Canada’s oil and gas workforce is expected to shrink by almost 7,300 jobs this year thanks to layoffs linked to corporate mergers and cost cutting, according to an energy industry labour data firm, before staging a modest rebound over the following two years,.
Direct industry employment is projected to rise to about 176,000 jobs by 2023, up from 160,700 this year, but down almost seven per cent from 2019’s total of 188,800 jobs, says PetroLMI, a division of Energy Safety Canada, in a three-year forecast.
That compares with 229,000 jobs in August 2014, the highest point in the past 10 years.
“Since 2014, we are down almost 59,000 jobs, about 26 per cent of our workforce,” said vice-president Carol Howes.
She said the decline is the result of lower spending in the oilpatch during an economic downturn that started in late 2014, a global price war in early 2020 which impacted oil prices and lower demand for fossil fuels because of the COVID-19 pandemic.
“The combination of all of those is unprecedented and the duration of our downturn, we’ve not seen that in recent years,” said Howes.
“We’ve seen peaks and valleys but the valleys have never been this long.”
The lengthy downturn has led many experienced and prospective workers to switch to other careers and that will make it difficult for the industry to fill positions going forward, particularly in the oil and gas services sector which is already seeing a shortage of certain skills, she said.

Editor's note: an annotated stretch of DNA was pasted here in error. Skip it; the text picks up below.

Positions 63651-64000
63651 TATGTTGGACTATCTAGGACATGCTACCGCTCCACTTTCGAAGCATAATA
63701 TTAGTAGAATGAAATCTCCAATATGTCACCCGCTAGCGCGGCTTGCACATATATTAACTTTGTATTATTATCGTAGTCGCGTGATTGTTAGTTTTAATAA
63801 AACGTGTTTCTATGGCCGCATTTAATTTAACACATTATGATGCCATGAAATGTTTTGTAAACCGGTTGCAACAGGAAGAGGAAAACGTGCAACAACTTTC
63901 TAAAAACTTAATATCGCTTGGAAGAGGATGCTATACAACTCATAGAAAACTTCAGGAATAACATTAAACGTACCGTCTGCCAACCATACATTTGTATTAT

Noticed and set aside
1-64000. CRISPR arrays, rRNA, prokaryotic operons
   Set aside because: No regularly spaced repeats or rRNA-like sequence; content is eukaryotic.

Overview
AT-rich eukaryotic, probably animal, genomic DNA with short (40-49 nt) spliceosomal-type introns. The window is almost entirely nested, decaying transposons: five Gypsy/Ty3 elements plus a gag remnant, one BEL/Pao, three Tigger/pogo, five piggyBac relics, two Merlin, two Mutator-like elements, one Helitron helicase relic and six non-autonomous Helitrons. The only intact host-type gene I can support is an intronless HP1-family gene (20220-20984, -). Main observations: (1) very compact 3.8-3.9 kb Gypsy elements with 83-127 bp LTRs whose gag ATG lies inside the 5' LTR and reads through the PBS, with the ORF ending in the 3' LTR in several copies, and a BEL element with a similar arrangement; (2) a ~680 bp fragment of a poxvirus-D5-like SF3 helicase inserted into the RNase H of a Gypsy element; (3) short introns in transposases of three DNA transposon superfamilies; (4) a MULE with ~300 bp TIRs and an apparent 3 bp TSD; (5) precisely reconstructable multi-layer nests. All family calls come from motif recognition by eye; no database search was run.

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The downturn in the Calgary-based oilpatch has contributed to record high vacancy rates in the city’s downtown office towers and a unemployment rate of more than 10 per cent in Calgary.
Cenovus Energy Inc. has said its takeover of rival Husky Energy Inc. will result in cutting between 1,720 and 2,150 workers from the combined workforce. Meanwhile, job cuts were also announced late last year at Suncor Energy Inc. and Imperial Oil Ltd.
PetroLMI says the industry will need about 19,800 net new workers by 2023 — 7,800 due to industry activity and almost 12,000 replacement roles for those who are expected to retire.
It notes that capital expenditures across the non-oilsands exploration and production sector were slashed by an estimated 38 per cent to $15.8 billion last year and operating spending was cut by 14 per cent to $19.8 billion.
Capital spending in the oilsands, it said, fell 21 per cent to $7.17 billion and operating spending was down by eight per cent to $21.8 billion.
A rise in oil prices early this year led the Petroleum Services Association of Canada to increase its forecast for the number of wells drilled across Canada by 750 to 3,350 in January.
The number represented an increase from 2020, when the actual well count fell to a 50-year low of 2,992.
Watch below: Some Global News videos about Canada’s oil sector.